Special Needs

I have had countless conversations with other moms and dads about the struggles and joys of raising kids. Families that include a child with special needs, whether physical, mental, or emotional, face unusual challenges and have a unique strength that can be hard to wrap your mind around. We even look at each other and wonder how does the other one do it? Disabilities are so different for each person and their families.

In our family, my youngest son, Kody, was diagnosed around the age of three as having an intellectual disability, ADHD, and a speech delay. It was an emotional and difficult time for his father and I. Kody’s disability did not present itself in obvious ways. It was the little things like taking longer to crawl and walk than normal, constantly moving or trying to get away from me in public, not playing with other kids, he was impulsive, screaming at the top of his lungs in restaurants or other public places but not crying, and horrible tantrums. By age three, he had a vocabulary of less than ten words. The rest of it was literally his own language and you could not understand a word of it. It was frustrating but I never imagined it was due to a disability. Honestly, I thought he was just a hyper little boy challenging authority and that any delay was due to the fact that he had a house full of people doing everything for him because he was the baby of the family. The concerns were there but I was not worried.

I decided to ask our pediatrician a couple of questions about some of Kody’s peculiar behaviors and delays. He suggested that we have him tested. My mother is a special education teacher and after I talked to her about the pediatrician’s recommendation and the concerns I had, she suggested going through the school district for testing. We did not have insurance at the time and this was a practical starting point for us. Sure enough, he qualified for an early intervention program through our school district which was the Preschool Program for Children with Disabilities (PPCD). Can I just stop for a moment to give a huge shout out to those in the mission field of special education? Thank you for all that you do. Yours is truly a labor of love.

I can remember feeling like someone had just taken a blowtorch to my son’s future and I was terrified. I was angry and sad for him and for us. I had a million questions. How do you parent a child with disabilities? What are the rules? Am I doing everything I am supposed to do for him? Do I discipline him the same way as before? Does he need therapy? Will he get better? Will he get worse? What am I supposed to do for him, Lord? It was overwhelming and I did not want it to be true. I was not the only one. It was a sensitive issue between his father and I. Like I said before, Kody’s disability was not obvious. It was subtle and easy to excuse as defiant behaviors or developmental delays on which he would eventually be able to catch up. His father felt that the diagnosis was premature and would label him for the rest of his life; harming his future and closing doors to opportunities. I had the opposite state of mind. I felt that if we started dealing with the facts now, we could give him every chance to develop his full potential. Looking back, we were both right and we both just wanted what was best for him.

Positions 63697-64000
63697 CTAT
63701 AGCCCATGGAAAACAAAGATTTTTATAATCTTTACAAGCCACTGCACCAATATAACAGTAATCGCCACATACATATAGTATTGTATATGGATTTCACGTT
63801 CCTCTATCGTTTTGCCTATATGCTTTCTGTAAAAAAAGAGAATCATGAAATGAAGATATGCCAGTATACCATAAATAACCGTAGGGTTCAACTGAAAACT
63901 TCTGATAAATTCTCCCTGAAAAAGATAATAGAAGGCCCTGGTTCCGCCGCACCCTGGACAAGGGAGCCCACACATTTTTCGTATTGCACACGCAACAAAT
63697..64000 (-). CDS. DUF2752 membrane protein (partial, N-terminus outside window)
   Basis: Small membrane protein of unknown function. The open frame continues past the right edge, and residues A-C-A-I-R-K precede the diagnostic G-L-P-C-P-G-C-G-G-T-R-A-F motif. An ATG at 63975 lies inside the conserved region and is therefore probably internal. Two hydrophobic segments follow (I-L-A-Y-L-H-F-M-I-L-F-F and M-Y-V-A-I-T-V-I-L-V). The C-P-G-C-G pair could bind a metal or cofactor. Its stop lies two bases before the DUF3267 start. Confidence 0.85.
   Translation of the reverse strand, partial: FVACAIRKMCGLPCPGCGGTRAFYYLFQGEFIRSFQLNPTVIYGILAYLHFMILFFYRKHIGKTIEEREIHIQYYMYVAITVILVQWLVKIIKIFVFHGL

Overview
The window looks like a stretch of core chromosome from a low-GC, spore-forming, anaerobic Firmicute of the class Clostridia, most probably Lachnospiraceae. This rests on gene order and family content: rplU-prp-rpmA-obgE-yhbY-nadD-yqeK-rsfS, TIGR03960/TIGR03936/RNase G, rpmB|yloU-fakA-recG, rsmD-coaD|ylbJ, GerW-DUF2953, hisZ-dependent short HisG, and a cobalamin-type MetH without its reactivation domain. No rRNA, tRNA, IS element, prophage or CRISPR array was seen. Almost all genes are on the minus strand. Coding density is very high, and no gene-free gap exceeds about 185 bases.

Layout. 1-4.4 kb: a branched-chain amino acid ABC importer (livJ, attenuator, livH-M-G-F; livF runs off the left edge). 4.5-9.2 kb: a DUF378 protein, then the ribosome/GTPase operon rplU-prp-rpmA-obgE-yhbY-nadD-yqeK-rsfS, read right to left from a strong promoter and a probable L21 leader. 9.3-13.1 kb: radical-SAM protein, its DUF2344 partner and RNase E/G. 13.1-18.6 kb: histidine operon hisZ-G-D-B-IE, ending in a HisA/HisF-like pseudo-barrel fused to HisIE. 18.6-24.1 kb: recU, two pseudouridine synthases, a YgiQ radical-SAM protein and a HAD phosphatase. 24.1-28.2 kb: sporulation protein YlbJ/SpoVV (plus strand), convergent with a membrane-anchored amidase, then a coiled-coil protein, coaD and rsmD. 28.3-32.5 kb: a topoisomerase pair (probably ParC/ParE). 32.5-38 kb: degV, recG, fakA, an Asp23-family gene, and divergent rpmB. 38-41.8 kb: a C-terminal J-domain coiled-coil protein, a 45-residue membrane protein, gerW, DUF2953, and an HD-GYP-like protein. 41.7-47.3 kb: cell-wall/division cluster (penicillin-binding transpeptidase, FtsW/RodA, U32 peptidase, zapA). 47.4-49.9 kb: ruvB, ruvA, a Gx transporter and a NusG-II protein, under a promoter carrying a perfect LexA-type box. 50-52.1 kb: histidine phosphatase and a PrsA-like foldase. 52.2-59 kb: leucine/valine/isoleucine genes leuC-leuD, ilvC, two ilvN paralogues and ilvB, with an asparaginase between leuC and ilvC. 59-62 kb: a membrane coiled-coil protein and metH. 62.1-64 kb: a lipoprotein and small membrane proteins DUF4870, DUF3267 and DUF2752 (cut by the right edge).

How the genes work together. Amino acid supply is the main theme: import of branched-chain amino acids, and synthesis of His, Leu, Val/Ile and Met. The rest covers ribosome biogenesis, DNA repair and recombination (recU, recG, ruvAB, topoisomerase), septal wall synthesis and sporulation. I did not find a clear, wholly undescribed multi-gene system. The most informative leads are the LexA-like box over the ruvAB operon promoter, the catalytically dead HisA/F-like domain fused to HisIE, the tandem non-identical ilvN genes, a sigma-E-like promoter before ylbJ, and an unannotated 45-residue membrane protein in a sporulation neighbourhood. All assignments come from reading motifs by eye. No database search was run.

Unfortunately, all too often families are ripped apart because of the strain of having a child with special needs. I hope that if you are a parent or guardian of a child with special needs, that you do not forget to take care of yourself. My husband and I did not divorce because of Kody, but we were not always on the same page and it did add stress to our relationship. I encourage couples to seek wise counsel and support for your marriage before considering divorce. Trust the Lord with your family. He knew what He was doing when He blessed you with that child.

I know how blessed I am to have my son. Every day is a challenge but it is also a precious gift. We teach each other how to be better human beings. His future will be different than his brothers and sister but it will be just as bright. We are doing everything we can to make sure of that. He has gifts and talents that have a purpose and will serve him well. Though I still worry about what it will look like for him as a grown man, I know that the Lord has him in the palm of His mighty hand and is already working out the details of Kody’s life.

For the families of all children with special needs, God grant us:

Strength to carry their burdens.

Patience to care for their health and wellbeing every minute of every day.

Wisdom to understand their needs and the resources to meet those needs.

Love like Yours to love them right where they are at in good times and in hard times.

Big shoulders to catch their tears when they are let down in this world.

Courage to fight for their rights and give them a place in society.

Enough energy to care for them, our family, and ourselves.

Inspiration to make the most of our time together.

And fill our lives with peace and joy for the journey ahead.

~ Amen

If Nothing Changes, Nothing Changes


“If you could kick the person in the pants responsible for most of your trouble, you wouldn’t sit for a month.”  ~ Theodore Roosevelt